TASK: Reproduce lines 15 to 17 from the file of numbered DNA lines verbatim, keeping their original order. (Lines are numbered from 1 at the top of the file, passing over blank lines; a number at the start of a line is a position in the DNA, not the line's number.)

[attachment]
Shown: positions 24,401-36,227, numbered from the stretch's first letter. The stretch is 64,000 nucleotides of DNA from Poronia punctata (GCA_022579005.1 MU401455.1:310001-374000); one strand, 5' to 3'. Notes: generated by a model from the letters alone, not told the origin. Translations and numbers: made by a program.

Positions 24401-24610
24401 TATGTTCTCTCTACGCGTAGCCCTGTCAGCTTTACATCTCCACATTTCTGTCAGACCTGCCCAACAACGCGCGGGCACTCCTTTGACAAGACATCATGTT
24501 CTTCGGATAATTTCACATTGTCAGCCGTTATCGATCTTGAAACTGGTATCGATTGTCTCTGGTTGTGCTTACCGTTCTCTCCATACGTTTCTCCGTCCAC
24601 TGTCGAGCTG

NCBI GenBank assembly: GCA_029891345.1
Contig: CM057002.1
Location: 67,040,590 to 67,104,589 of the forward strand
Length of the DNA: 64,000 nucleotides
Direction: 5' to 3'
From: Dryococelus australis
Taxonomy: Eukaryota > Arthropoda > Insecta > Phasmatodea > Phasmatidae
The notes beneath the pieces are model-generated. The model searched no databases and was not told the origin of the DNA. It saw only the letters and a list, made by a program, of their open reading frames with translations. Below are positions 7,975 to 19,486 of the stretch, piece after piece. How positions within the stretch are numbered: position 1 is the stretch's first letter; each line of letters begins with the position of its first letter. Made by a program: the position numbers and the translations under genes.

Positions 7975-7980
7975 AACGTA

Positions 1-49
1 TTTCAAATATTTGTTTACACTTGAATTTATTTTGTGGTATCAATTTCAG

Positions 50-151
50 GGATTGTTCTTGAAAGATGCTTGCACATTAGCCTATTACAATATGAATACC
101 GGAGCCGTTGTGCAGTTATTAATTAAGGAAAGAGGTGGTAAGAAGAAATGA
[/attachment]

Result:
7975 AACGTA

Positions 1-49
1 TTTCAAATATTTGTTTACACTTGAATTTATTTTGTGGTATCAATTTCAG